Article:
Using screens before bed isn't ideal, but many of the latest e-readers have a background light that can be altered to reduce blue light so you'll be able to fall asleep easier. 

Bedroom TV

If you're thinking of buying a TV for your bedroom, now is not the time to think big: the bigger the screen, the further away from it you'll need to sit for a good viewing experience. Unless your room is the size of a football field, a smaller TV will do the trick. 

Small smart TVs will most likely have all the streaming apps you'll need (Netflix, Stan, Prime, etc) and you can use voice commands to turn them off, or set them to turn off after a certain time so they aren't left on while you sleep. 

If you want some of these bedroom nice-to-haves, we've listed the most affordable high achievers below.

Buying second-hand

When you're on a budget, buying second-hand can really make your money go further. And it's better for the planet, as you're helping reduce the amount of furniture going to landfill and minimising emissions from the manufacture of new products. 

No matter how tight your budget is, there are some things that just aren't worth buying second-hand, either for safety reasons or just the yuck factor. We recommend that you buy these things new where possible:

  • Pillows
  • Mattresses
  • Heaters (especially gas heaters)
  • Electric blankets

But buying some bedroom items second-hand will mean you can get better quality than if you were buying new – and you might even pick up some unique pieces. As with buying any used items, be careful about what you're buying and from whom – you won't be covered by consumer law if you're buying privately. 

Some products you can consider buying second-hand:

  • Bed frame
  • TV
  • Lamps
  • Bedside tables
  • Speakers
  • Tablets and e-readers

If you do decide to buy electric appliances or electronics second-hand, make sure that all the electrical connections work and that they're safe. For things like heaters, it's a good idea to have them checked over by a licensed electrician before plugging them in – any dodgy wiring or damaged components could cause a fire. 

"If you're buying a second-hand electric heater, check that it wasn't subject to a recall via and check it over for any signs of rust, a loose power cord, exposed wiring and dust build-up," says Barnes. "If in doubt, don't risk it."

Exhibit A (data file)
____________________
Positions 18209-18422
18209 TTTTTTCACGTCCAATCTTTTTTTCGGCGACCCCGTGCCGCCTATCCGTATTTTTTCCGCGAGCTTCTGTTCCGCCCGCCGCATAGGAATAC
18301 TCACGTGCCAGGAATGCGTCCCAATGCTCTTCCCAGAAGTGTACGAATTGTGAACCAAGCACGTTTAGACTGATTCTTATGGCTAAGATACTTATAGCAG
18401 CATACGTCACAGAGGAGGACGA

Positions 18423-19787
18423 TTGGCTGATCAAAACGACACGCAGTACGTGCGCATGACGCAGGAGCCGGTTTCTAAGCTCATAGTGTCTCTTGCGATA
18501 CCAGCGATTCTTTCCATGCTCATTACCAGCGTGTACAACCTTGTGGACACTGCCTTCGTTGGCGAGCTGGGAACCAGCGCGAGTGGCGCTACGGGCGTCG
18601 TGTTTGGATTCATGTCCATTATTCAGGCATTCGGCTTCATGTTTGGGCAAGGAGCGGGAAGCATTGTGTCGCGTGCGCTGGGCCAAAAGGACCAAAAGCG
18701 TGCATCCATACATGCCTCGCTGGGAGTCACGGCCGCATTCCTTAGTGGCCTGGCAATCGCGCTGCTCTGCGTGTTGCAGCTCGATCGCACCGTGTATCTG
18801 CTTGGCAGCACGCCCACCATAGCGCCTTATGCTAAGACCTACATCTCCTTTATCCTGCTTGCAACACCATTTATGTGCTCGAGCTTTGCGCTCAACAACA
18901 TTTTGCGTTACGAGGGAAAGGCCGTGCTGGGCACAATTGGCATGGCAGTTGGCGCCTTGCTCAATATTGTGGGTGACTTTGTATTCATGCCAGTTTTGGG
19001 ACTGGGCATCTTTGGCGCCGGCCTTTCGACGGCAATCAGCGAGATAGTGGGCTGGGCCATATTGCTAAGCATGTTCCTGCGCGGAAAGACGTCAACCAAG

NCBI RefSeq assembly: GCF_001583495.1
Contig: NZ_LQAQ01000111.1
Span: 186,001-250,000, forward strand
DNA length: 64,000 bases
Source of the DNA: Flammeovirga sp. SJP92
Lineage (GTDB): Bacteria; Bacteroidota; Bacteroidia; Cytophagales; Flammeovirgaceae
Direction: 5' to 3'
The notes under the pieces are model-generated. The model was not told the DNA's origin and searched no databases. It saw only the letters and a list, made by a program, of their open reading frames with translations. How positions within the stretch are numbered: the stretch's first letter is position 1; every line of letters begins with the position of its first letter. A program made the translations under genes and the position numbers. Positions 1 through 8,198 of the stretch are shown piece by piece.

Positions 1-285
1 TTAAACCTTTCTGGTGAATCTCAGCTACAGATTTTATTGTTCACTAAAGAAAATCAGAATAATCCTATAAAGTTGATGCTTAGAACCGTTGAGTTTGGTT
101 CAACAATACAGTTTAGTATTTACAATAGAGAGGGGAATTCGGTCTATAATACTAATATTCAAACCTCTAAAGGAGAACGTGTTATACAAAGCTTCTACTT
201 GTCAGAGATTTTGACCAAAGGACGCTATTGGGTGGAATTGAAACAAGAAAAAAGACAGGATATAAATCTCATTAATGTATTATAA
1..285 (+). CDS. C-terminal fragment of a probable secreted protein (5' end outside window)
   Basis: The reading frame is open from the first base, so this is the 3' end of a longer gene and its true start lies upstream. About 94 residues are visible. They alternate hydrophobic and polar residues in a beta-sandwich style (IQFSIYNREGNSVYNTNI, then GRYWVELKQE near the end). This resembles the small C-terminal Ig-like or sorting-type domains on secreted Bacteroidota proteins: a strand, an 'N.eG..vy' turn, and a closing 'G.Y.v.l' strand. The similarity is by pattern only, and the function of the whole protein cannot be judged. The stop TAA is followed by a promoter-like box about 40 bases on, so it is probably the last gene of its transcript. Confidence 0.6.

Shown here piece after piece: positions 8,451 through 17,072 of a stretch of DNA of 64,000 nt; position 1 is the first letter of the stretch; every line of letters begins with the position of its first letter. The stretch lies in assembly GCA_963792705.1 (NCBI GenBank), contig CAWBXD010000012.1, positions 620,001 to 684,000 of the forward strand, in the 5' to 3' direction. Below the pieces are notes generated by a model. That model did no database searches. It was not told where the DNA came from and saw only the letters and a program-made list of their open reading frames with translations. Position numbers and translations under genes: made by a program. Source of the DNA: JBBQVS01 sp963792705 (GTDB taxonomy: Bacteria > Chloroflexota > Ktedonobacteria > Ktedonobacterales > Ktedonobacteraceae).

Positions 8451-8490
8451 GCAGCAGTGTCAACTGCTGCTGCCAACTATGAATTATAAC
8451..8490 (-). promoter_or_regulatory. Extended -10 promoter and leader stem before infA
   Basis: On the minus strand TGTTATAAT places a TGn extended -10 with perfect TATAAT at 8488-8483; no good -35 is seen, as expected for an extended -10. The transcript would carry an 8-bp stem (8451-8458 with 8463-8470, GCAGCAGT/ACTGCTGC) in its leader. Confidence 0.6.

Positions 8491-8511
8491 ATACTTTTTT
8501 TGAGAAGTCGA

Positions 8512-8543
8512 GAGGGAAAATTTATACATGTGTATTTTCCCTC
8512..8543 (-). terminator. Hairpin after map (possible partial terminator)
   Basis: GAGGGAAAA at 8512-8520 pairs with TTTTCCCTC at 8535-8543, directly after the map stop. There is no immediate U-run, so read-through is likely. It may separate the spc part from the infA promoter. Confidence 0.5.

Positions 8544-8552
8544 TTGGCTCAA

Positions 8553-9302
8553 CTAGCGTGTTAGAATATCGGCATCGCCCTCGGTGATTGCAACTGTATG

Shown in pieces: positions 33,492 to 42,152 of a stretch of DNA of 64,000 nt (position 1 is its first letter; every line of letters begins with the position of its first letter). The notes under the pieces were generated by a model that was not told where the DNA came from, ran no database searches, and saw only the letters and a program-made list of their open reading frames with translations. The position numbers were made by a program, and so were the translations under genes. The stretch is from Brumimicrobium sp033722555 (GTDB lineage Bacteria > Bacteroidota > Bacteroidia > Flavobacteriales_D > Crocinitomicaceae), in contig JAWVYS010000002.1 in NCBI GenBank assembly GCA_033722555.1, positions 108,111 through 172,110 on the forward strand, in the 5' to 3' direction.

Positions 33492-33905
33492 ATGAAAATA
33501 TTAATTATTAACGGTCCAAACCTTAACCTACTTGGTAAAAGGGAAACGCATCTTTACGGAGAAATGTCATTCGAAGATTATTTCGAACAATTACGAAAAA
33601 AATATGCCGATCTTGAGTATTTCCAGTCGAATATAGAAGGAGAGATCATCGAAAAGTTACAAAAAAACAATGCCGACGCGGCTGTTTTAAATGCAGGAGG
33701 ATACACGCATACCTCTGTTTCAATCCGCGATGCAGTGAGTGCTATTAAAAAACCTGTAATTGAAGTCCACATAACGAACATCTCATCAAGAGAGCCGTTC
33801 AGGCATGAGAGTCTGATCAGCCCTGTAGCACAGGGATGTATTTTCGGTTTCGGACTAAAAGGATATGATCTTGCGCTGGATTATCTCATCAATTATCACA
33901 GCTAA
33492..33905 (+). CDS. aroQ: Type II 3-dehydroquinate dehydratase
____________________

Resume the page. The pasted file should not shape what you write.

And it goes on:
If you were to buy a second-hand gas heater, you'd need to have it professionally serviced before using it, which might negate the savings you made in buying it. We recommend that you don't buy gas heaters second-hand. 

Tips for buying second-hand

  • Check whether the specific model you're buying hasn't been recalled for safety reasons. 
  • Check our reviews to see how it performs, and whether we've noted any safety issues. 
  • Ask the seller about the history of the item – has it been damaged in any way, and how has it been cared for?
  • Ask to see the item in person before buying, and if it's an electrical item, check that it works before you buy it. 
  • If the price seems too good to be true, it probably is – trust your instincts. There are dodgy sellers out there, so be cautious. 
person shopping for pillows in store

Don't just go by price when choosing a pillow – think about which type is right for you.

What are the best, most affordable bedroom products?

Our in-house experts put hundreds of products through their paces every year. Our detailed reviews include information about each product's performance, ease of use, durability and features. 

Only CHOICE members can access our detailed testing data. If you're not yet a member, join CHOICE to get instant access to all of our expert, independent reviews, from mattresses and TVs, electric heaters to electronics, through to fridges, baby products, health insurance and more. 

Or log in to unlock this article and find out which bedroom products score highly in our testing but won't break the bank. 

locked content

Unlock this article and more

  • Information you can trust
  • See the best brands
  • Avoid the worst performers

Stock images: Getty, unless otherwise stated.